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Effect of a community-based primary healthcare program on adverse pregnancy outcomes in Northern Ghana
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  • Edmund Wedam Kanmiki,
  • Abdullah A. Mamun,
  • James F. Phillips,
  • Martin J. O’Flaherty
Edmund Wedam Kanmiki
The University of Queensland Institute for Social Science Research

Corresponding Author:e.kanmiki@uq.edu.au

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Abdullah A. Mamun
The University of Queensland Poche Centre for Indigenous Health
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James F. Phillips
Columbia University Heilbrunn Department of Population and Family Health
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Martin J. O’Flaherty
The University of Queensland Institute for Social Science Research
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Background: Pregnancy complications and adverse birth outcomes are among the major contributors to poor maternal and child health. Mothers in remote communities are at higher risk of adverse birth outcomes due to constraints in access to maternal healthcare services. In Ghana, a community-based primary healthcare program called the Ghana Essential Health Interventions Program (GEHIP) was implemented in a rural region to help strengthen primary healthcare delivery and improve maternal and child healthcare services delivery. This study assessed the effect of this program on adverse birth outcomes. Methods: Secondary household survey data from reproductive-aged women from the GEHIP project were used in this analysis. Difference-in-differences regression and logistic regression were used to examine the effect of GEHIP on adverse birth outcomes and equity in the distribution of adverse birth outcomes using household wealth index and maternal educational attainment as equity measures. The analysis involves the comparison of project baseline and end-line outcomes in intervention and non-intervention districts. Results: The intervention had a significant effect in the reduction of adverse pregnancy outcomes (DiD=-0.043; p-value=0.010). Although disadvantaged groups experience larger reductions in adverse pregnancy outcomes, controlling for covariates, there was no statistically significant equity effect of GEHIP on adverse pregnancy outcomes using either the household wealth index or maternal educational attainment as equity measures. Conclusion: GEHIP’s community-based healthcare program reduced adverse birth outcomes but no effect on relative equity was established. Factoring in approaches for targeting disadvantaged populations in the implementation of community-based health programs is crucial to ensuring equity in health outcomes.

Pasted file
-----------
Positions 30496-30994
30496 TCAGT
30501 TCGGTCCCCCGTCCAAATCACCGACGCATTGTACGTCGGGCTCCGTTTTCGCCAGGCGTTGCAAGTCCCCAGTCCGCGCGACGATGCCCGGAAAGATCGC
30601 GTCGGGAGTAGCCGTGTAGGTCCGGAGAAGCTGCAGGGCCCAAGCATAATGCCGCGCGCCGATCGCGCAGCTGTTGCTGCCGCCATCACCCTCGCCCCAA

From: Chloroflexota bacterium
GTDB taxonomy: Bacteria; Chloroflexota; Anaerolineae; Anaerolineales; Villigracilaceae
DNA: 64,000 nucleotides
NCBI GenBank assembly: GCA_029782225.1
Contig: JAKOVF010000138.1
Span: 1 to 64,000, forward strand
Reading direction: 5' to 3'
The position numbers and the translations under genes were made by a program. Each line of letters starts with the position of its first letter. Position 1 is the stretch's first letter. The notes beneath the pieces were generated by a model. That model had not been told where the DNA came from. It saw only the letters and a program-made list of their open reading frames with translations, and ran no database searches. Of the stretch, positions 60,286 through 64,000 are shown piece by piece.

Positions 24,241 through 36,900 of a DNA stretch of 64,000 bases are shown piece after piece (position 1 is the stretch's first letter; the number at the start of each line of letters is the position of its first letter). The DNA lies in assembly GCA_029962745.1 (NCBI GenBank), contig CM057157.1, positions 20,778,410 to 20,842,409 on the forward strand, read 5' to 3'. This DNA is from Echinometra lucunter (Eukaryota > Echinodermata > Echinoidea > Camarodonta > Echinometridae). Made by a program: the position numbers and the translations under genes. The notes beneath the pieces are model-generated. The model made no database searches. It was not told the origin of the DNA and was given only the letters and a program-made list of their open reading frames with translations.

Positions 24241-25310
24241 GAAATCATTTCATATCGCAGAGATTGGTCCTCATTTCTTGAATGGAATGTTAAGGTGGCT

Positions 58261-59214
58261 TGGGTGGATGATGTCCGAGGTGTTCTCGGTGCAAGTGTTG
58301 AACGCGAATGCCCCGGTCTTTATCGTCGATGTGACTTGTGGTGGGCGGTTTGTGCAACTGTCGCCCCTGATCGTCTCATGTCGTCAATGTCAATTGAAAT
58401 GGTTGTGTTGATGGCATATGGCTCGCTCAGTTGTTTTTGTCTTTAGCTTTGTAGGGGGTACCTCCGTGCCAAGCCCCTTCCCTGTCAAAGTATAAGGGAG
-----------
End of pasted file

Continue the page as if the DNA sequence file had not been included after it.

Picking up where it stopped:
11 Feb 2023Submitted to International Journal of Health Planning and Management
13 Feb 2023Review(s) Completed, Editorial Evaluation Pending
13 Feb 2023Assigned to Editor
13 Feb 2023Submission Checks Completed
13 Mar 2023Reviewer(s) Assigned
01 Sep 2023Editorial Decision: Revise Minor
28 Sep 20231st Revision Received